I preface today's post by remembering that Sunday is Mother's Day. The good choices I'm about to describe have been significantly influenced by my wife Cathy. As a helpmeet and a mom, she has been the backbone of establishing priorities and discipline into the financial part of our home.
That said, here are four good choices we have made over the years. Establishing and living by these priorities has affected tens of thousands of tiny decisions. In turn, by God's grace, we are where we are.
1. We put God first.
I know that I'm a pastor, but this part of our lives is something we learned from both sets of parents. Remember, my dad was a mechanic and Cathy's dad worked for the Postal Service. We practice giving at least 10% of our income back to God because we are grateful for His provision. I call the tithe check our "Declaration of Dependence."
2. We use credit cards to our advantage.
We failed to completely pay off our cards each month for only one short season and that was early in our marriage. We started using the card to finish an unfinished room in the first house we bought. We sold the house, paid the balance on the card, and agreed that we would not use it again unless we had the money to pay it off. I had started our marriage with a small amount of consumer debt and I remember how much easier it was to spend credit than to spend cash. By God's grace and Cathy's insistence, we got out of that trap.
That said, we use several cards now and we use them often. We earn free flights and free hotel rooms that help us see our kids and grandkids. AND we pay them off in full every month.
3. We limit our spending.
This is where thousands of those tiny decisions come in. For instance, as our kids were growing up, we rarely went out to eat. Cathy used coupons to save money and watched her grocery budget like a hawk. We didn't regularly drop by the local convenience store for sodas and candy -- those were rare treats for when we were traveling. We often buy clothing and some housewares at yard sales. We have never purchased a new car. We set an affordable budget for Christmas and birthdays and live by it.
In addition, we set boundaries for how long we would provide for our kids. We helped them pay for college, making it clear that if they dropped out or if they got married, they were on their own. We gave them each a budget for their weddings. If they spent the budget on the big event, it was gone. If they had money left over, it was theirs to use as they wanted.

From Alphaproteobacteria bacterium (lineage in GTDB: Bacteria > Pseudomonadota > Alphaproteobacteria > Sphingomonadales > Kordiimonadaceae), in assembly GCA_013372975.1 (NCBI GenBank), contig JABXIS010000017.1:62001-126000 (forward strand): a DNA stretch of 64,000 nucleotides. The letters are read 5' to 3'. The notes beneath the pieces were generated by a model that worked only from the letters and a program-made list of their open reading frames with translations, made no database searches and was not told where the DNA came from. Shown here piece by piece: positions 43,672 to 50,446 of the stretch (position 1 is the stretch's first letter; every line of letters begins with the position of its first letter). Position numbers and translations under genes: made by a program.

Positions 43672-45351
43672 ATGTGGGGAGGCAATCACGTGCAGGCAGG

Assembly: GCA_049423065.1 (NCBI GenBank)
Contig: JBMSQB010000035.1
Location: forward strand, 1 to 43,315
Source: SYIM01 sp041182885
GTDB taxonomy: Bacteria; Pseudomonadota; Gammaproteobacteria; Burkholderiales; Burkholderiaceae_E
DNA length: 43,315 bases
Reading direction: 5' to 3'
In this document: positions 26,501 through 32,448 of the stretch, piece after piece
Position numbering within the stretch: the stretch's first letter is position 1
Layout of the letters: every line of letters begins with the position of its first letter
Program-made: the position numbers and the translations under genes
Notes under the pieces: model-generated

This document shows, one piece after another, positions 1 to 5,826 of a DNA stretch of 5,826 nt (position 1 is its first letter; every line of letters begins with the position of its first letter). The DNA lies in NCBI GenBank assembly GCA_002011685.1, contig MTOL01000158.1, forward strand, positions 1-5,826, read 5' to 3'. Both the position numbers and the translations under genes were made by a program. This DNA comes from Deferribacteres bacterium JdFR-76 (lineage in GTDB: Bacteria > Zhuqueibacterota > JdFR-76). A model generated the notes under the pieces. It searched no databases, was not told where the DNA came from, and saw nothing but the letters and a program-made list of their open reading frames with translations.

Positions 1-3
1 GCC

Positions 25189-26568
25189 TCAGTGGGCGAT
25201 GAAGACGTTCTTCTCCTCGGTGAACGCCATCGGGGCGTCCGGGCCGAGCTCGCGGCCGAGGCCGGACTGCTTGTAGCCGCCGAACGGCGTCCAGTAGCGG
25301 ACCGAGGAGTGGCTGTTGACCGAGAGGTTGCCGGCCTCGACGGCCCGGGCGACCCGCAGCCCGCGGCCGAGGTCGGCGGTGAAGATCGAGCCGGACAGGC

When our kids reached the age when they were influenced by their peers and more style-conscious, we had a rule: we bought the article of clothing and they bought the brand. If they wanted jeans, for instance, we found the price of good ones and provided that much money. If the brand they wanted cost an extra $30 a pair, they paid the extra $30.
4. We set long-term goals.
Our initial goal was to be completely debt-free (including our home) by the time I turned 50. We were on the way to reaching the goal when our church relocated and we made a decision to move across town near the new campus (which we have never regretted). We sold the old house and built one in a new sub-division. We limited the size and the amenities to keep the price reasonable, then paid as much down as possible. We took out a 15 year mortgage, with the goal of paying it off in 7 years. We made the final payment about 5 1/2 years after we moved into the new home. For the past several years we have been able to truly "owe no man anything, except to love one another." (Romans 13:8)
Again, I share all this with gratitude to God who richly supplies all our needs and to a wife who has helped us stay the course.
We have approached this difficult economic season with compassion for all those who have been negatively impacted. Our hope and prayer, for you and yours, is that you are able to set and live by some priorities which can help you achieve financial freedom.